Ware was expected to share time with Hunt this season before tearing his ACL in the preseason. Coming off that ACL tear, Ware is being overlooked by most drafters, currently going in the 15th round as the RB55. It’s possible that he could be a discount at this price.

Akeem Hunt (JAN ADP: 234.17, RB83)

The only explanation I have for Hunt being higher than Charcandrick West is that someone mistakenly thought they were somehow getting a steal with Kareem Hunt. He’s not worth a roster spot, especially with Ware returning.

Charcandrick West (JAN ADP: N/A)

West is a low-end backup who is likely to lose even his role as a handcuff with the return of a healthy Spencer Ware. He had just 18 carries for 72 yards and two touchdowns this season, although he did play a decent role on third downs, contributing 27 receptions for 150 yards and a score.

West was barely worth a roster spot in 2017 with Ware injured, and can be left on the waiver wire in most 12-team leagues.

Anthony Sherman (JAN ADP: N/A)

Sherman gets the occasional carry as a fullback, but he is not worth rostering in any format. He is an impending free agent.


Tyreek Hill (JAN ADP: 22.8, WR12)

Despite the terrible off-field incident from a number of years ago, Hill seems like a safe dynasty investment. In just two seasons, he’s progressed from a gadget player to a downfield threat to a well-rounded receiver. In his first year as a full-time receiver, Hill caught 75 passes for 1,183 yards and seven touchdowns, but what’s particularly impressive is his catch rate – Hill saw only 105 targets this season and caught 71.4 percent of them. He has plenty of room to grow as a route runner, so Hill has yet to hit his ceiling. On top of that, he’s also one of the best return men in the NFL.

Smith was a terrific downfield passer this season, so it’s unrealistic to expect even further growth from Hill in this area this season. But his ability downfield meshes perfectly with Mahomes’ best traits, and this marriage is stable for the foreseeable future. Hill’s price continues to climb, but I don’t think he’s overpriced at all. In fact, it wouldn’t be surprising if this trajectory continued.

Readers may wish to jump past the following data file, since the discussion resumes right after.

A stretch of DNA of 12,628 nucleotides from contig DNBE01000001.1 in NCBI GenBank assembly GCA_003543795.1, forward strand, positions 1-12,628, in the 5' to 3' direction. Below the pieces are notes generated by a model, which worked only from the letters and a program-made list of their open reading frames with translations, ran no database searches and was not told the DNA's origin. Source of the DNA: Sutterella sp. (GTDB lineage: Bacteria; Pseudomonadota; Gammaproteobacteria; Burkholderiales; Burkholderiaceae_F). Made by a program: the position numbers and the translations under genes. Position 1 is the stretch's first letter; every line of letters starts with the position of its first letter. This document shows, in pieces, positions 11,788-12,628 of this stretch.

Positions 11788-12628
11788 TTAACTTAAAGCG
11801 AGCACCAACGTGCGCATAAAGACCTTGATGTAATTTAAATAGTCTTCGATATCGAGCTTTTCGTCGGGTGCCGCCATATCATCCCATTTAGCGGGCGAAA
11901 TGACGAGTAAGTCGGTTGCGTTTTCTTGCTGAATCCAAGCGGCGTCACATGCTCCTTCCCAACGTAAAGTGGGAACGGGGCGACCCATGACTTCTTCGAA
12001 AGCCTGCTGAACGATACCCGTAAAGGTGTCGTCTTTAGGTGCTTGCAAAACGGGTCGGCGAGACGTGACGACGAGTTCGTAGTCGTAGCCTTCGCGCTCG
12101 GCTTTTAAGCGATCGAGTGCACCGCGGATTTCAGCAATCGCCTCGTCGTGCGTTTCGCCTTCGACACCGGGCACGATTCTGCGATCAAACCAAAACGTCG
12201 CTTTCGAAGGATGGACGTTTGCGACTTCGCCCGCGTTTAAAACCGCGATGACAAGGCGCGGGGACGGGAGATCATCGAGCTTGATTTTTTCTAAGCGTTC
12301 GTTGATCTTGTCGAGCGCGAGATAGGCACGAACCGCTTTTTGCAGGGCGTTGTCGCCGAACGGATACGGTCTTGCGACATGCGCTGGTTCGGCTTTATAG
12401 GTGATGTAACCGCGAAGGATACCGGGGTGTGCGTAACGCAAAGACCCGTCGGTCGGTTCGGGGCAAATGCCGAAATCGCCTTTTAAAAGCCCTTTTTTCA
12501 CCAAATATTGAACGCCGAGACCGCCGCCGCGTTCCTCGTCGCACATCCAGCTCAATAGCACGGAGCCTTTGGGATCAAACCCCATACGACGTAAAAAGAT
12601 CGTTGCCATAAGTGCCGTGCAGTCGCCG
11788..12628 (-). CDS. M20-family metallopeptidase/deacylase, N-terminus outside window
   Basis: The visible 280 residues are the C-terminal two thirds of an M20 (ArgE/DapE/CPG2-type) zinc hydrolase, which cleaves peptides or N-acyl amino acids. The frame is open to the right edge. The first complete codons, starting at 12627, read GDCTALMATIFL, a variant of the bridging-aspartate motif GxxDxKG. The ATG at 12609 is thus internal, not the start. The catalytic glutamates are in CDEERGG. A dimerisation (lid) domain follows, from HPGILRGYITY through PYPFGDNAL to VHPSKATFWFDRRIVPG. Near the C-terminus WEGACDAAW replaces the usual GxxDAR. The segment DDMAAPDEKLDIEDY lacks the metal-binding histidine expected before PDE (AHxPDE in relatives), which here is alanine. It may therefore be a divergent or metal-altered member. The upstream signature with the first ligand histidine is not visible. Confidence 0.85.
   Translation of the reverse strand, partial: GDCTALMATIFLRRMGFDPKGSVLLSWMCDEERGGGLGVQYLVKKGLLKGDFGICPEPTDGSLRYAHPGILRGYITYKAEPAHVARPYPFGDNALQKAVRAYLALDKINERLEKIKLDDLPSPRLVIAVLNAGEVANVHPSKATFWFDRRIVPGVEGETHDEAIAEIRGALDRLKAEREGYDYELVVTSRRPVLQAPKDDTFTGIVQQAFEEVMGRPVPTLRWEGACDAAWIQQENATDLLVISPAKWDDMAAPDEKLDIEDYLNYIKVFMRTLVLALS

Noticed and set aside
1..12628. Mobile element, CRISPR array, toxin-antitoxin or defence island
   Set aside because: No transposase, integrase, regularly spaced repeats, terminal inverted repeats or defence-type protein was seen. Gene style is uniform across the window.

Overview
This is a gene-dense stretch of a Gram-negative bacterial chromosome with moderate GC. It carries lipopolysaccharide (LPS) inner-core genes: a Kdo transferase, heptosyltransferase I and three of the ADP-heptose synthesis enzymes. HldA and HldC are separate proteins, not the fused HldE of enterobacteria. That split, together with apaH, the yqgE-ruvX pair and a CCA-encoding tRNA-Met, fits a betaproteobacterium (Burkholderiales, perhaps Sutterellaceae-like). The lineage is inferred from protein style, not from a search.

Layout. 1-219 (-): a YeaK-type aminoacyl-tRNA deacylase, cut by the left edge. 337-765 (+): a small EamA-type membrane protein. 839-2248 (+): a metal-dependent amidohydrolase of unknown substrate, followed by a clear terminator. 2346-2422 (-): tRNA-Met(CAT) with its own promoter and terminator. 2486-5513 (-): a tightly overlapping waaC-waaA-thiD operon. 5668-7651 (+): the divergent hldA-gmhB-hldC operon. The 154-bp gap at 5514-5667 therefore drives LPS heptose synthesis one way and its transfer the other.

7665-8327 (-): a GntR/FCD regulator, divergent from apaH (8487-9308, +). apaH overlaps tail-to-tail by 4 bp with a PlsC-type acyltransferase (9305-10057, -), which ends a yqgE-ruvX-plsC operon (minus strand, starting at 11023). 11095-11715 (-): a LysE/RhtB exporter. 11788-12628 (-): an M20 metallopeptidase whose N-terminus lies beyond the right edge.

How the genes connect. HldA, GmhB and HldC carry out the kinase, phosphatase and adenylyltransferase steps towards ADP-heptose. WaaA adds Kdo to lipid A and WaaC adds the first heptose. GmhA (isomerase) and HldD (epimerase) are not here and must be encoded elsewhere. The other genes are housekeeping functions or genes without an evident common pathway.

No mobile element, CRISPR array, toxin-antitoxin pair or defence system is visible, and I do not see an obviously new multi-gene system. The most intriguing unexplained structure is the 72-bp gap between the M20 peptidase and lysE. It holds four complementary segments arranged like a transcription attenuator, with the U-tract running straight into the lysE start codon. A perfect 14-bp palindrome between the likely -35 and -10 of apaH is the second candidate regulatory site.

Albert Wilson (JAN ADP: 182.3, WR79)

Wilson is much better than he’s given credit for. He had his best career season to date, catching 42 passes for 554 yards and three touchdowns, but his underlying statistics and advanced metrics are what intrigue me with Wilson. The impending free agent is athletic and dangerous with the ball in his hands. He led all NFL receivers in yards of separation at target (4.1) per Next Gen Stats, was second with 5.0 yards after catch per target, third with 15 missed tackles forced, and was fourth in the league with a 72.4% contested catch conversion rate.

New Bears head coach Matt Nagy came from Kansas City and has a need at the receiver position, so that’s one fit that makes a lot of sense. Wilson is a target of mine this off-season, whether it’s via trade or off the waiver wire.

Demarcus Robinson (JAN ADP: 200.8, WR90)